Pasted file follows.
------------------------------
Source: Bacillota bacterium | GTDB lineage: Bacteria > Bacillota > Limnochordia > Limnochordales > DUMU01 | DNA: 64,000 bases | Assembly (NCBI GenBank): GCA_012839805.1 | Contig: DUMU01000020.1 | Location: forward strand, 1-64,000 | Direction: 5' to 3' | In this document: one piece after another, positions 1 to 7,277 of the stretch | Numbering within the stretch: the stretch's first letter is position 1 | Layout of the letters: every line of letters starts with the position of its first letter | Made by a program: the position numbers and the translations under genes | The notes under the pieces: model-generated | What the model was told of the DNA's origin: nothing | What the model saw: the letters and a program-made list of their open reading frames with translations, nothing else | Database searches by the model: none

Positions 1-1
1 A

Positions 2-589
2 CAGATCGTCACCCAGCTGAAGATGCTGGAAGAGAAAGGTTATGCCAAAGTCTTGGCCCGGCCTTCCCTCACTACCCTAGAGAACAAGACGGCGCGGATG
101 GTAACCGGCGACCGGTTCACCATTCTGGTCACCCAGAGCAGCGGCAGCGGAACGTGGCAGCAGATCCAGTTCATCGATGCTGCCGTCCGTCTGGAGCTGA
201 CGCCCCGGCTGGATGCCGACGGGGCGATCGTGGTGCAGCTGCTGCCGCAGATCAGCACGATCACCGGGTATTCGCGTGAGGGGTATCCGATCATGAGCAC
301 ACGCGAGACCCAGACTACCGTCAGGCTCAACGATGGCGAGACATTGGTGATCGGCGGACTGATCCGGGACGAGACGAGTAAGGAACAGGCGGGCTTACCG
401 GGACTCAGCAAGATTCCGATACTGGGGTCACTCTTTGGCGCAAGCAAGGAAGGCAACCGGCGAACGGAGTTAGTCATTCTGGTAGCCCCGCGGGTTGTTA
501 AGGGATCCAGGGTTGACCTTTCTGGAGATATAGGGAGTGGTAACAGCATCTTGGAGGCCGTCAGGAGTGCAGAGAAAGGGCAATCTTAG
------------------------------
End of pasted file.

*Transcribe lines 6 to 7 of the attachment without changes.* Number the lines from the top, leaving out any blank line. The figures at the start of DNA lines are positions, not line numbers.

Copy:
101 GTAACCGGCGACCGGTTCACCATTCTGGTCACCCAGAGCAGCGGCAGCGGAACGTGGCAGCAGATCCAGTTCATCGATGCTGCCGTCCGTCTGGAGCTGA
201 CGCCCCGGCTGGATGCCGACGGGGCGATCGTGGTGCAGCTGCTGCCGCAGATCAGCACGATCACCGGGTATTCGCGTGAGGGGTATCCGATCATGAGCAC